In this anthology of recent criticisms aimed at the reasonableness of Christian belief, a former evangelical minister and apologist, author of the critically acclaimed Why I Became an Atheist, has assembled fifteen outstanding articles by leading skeptics, expanding on themes introduced in his first book. Central is a defense of his “outsider test of faith,” arguing that believers should test their faith with the same skeptical standards they use to evaluate the other faiths they reject, as if they were outsiders. Experts in medicine, psychology, and anthropology join Loftus to show why, when this test is applied to Christianity, it becomes very difficult to rationally defend. The book then demonstrates errors and superstitions throughout the Bible, exposes the immorality of the biblical God, and focuses on why it is unreasonable to believe that Jesus is the risen son of God. Finally, three popular Christian claims are dispatched. The contributors show why Christianity does not provide the basis for morality, atheism was not the reason Hitler murdered so many, and Christianity was not responsible for modern science. Collectively, these articles reveal that popular Christian beliefs tend to rely on ignorance of the facts. Drawing together experts in diverse fields, including Hector Avalos, Richard Carrier, David Eller, and Robert Price, this book deals a powerful blow against Christian faith.
The chapter list goes:
- Foreword (Dan Barker)
- Introduction (John Loftus)
- Part 1: Why Faith Fails
- 1. The Cultures of Christianities (Dr. David Eller)
- 2. Christian Belief Through the Lens of Cognitive Science (Dr. Valerie Tarico)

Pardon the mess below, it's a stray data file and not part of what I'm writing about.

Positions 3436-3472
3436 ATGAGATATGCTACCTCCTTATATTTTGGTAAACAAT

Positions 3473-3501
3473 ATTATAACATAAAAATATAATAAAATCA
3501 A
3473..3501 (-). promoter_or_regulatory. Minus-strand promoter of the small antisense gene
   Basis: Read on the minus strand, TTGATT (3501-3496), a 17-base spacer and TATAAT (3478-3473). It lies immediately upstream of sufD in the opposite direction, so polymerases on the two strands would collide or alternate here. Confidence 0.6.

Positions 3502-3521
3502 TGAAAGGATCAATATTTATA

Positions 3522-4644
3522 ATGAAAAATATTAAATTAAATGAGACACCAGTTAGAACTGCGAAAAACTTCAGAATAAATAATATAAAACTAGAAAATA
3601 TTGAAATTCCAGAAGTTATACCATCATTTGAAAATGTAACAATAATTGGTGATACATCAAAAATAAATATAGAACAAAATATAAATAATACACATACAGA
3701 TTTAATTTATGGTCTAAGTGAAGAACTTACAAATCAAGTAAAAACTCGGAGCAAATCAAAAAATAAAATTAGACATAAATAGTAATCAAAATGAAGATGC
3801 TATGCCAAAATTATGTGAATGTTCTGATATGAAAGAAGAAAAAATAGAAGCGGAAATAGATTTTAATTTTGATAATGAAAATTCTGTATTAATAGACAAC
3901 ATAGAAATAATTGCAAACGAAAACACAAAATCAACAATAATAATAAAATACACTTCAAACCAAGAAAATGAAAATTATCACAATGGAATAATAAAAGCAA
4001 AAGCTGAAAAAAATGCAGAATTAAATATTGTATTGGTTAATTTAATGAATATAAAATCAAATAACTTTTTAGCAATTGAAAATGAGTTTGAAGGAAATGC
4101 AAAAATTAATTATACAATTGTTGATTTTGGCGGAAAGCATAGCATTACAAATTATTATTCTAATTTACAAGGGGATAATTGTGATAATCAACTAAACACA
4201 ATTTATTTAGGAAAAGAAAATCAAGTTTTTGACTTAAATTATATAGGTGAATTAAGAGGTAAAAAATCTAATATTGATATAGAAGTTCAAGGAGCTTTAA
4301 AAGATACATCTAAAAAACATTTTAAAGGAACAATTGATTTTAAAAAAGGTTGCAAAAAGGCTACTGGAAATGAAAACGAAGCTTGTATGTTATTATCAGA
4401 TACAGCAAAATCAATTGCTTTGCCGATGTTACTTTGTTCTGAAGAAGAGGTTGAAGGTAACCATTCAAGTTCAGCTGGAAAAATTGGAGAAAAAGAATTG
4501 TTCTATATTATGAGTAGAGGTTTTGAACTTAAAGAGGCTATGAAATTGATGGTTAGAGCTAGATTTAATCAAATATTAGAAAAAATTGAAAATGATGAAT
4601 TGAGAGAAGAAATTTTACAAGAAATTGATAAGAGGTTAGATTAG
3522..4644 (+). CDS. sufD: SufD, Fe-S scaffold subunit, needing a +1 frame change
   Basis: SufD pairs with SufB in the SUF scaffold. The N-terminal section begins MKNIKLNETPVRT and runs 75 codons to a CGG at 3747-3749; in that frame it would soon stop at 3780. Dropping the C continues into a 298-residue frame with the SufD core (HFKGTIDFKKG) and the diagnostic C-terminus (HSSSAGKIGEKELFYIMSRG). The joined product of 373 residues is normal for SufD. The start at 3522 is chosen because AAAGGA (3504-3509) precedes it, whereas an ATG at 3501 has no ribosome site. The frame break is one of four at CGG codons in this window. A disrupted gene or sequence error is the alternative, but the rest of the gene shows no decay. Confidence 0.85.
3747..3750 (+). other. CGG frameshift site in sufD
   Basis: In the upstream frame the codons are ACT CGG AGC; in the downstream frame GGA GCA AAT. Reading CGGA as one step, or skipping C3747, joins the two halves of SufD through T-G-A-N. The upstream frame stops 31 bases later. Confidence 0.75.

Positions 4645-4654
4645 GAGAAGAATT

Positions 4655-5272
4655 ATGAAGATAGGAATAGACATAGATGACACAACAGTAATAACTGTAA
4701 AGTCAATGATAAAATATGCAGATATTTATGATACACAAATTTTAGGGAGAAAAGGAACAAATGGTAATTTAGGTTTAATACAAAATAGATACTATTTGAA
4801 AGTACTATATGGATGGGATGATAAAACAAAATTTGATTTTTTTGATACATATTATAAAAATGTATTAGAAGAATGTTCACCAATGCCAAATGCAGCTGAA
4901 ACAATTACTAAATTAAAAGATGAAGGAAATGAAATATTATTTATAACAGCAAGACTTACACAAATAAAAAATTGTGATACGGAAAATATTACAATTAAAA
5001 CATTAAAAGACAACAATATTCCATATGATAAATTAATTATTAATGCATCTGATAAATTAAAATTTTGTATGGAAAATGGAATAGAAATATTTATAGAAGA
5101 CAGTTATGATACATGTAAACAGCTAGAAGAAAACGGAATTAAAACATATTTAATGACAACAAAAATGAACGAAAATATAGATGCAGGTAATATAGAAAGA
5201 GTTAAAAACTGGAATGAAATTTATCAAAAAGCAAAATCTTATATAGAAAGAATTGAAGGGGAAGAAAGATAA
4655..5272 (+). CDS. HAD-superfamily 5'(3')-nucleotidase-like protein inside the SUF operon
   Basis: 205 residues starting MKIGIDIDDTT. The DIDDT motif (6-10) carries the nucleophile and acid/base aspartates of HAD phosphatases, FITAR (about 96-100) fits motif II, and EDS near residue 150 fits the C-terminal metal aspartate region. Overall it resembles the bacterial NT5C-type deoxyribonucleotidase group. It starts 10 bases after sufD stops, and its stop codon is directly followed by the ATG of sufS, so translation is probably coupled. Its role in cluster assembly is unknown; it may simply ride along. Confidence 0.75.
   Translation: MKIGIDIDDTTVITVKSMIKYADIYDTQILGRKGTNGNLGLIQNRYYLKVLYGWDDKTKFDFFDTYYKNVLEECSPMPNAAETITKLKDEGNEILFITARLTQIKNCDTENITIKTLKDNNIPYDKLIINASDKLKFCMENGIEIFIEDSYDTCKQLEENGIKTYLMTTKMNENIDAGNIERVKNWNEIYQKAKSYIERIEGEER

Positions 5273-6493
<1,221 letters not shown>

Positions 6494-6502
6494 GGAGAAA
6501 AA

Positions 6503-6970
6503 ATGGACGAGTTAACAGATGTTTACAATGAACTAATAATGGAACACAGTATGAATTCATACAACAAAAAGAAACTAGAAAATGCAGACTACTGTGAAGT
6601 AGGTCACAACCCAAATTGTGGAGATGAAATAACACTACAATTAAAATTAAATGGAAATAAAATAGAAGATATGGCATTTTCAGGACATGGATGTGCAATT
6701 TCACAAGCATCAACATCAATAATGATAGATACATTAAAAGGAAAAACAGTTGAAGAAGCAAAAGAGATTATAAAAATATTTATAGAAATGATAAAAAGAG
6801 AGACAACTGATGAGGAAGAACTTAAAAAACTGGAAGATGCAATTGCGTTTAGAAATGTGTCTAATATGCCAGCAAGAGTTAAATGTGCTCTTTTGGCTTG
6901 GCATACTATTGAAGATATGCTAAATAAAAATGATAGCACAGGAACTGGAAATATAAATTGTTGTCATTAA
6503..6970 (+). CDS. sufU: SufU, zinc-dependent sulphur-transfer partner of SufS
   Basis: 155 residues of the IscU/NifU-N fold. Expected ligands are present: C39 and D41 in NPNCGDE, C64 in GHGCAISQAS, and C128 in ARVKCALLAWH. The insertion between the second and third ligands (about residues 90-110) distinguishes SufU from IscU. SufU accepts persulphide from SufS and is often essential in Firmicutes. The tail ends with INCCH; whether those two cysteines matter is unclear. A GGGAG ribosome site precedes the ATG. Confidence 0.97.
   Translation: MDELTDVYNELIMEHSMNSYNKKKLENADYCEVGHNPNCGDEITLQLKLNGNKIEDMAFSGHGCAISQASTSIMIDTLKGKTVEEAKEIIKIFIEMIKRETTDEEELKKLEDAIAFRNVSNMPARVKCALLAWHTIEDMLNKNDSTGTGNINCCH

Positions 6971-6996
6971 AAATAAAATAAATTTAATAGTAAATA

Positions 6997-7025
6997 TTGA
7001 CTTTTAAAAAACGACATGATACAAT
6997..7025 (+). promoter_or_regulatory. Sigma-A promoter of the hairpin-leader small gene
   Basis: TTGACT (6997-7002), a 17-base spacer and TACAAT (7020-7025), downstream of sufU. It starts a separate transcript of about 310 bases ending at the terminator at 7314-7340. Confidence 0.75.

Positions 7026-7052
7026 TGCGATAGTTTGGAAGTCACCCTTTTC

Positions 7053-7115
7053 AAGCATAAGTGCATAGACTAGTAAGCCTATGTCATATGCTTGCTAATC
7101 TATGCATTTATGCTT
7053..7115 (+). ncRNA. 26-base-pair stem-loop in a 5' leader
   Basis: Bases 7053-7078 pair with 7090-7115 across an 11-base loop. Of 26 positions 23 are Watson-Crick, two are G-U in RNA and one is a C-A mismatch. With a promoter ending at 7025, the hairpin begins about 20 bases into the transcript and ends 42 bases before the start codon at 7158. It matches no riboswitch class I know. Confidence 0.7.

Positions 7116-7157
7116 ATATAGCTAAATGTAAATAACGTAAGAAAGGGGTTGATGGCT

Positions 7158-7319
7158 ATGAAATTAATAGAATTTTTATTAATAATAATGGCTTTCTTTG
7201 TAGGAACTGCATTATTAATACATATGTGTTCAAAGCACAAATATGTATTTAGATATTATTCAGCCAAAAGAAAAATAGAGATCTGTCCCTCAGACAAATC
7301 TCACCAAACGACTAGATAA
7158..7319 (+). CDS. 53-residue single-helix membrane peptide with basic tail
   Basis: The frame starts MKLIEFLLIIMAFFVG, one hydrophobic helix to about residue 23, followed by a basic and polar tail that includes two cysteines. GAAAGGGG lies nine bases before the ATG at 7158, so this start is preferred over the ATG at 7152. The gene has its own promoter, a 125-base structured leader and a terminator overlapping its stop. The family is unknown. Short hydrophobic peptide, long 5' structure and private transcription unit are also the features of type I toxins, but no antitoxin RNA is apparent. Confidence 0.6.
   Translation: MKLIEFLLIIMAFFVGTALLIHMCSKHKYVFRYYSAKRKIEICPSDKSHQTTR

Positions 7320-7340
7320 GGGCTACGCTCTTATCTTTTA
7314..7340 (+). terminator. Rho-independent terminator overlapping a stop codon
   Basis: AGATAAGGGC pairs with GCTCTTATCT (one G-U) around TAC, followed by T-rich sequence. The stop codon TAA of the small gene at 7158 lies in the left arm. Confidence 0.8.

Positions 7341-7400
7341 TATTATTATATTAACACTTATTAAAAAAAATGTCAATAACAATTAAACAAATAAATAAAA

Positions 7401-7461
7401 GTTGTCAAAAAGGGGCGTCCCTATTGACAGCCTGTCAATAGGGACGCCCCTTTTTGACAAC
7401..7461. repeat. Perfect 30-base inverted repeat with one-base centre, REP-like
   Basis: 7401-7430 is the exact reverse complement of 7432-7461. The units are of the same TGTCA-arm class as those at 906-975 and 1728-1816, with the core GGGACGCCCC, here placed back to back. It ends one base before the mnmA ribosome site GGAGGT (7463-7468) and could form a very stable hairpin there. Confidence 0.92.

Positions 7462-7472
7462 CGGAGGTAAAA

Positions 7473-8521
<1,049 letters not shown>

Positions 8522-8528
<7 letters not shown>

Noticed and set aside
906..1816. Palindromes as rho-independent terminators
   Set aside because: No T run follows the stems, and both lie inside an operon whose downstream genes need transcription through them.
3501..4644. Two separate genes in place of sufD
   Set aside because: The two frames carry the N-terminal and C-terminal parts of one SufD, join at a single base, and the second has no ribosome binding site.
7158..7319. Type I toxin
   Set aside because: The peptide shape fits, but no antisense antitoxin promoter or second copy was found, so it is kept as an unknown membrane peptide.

- 3. The Malleability of the Human Mind (Dr. Jason Long)
- 4. The Outsider Test for Faith Revisited (John Loftus)
- Part 2: Why The Bible is Not God’s Word
- 5. The Cosmology of the Bible (Edward Babinski)
- 6. The Bible and Modern Scholarship (Paul Tobin)
- 7. What We’ve Got Here is a Failure to Communicate (John Loftus)
- Part 3: Why The Christian God is Not Perfectly Good
- 8. Yahweh is a Moral Monster (Dr. Hector Avalos)
- 9. The Darwinian Problem of Evil (John Loftus)P
- art 4: Why Jesus is Not the Risen Son of God
- 10. Jesus: Myth and Method (Dr. Robert Price)
- 11. Why the Resurrection is Unbelievable (Dr. Richard Carrier)
- 12. At Best Jesus Was a Failed Apocalyptic Prophet (John Loftus)
- Part 5: Why Society Does not Depend on Christian Faith
- 13. Christianity Does Not Provide the Basis for Morality (Dr. David Eller)
- 14. Atheism Was Not the Cause of the Holocaust (Dr. Hector Avalos)
- 15. Christianity Was Not Responsible for Modern Science (Dr. Richard Carrier)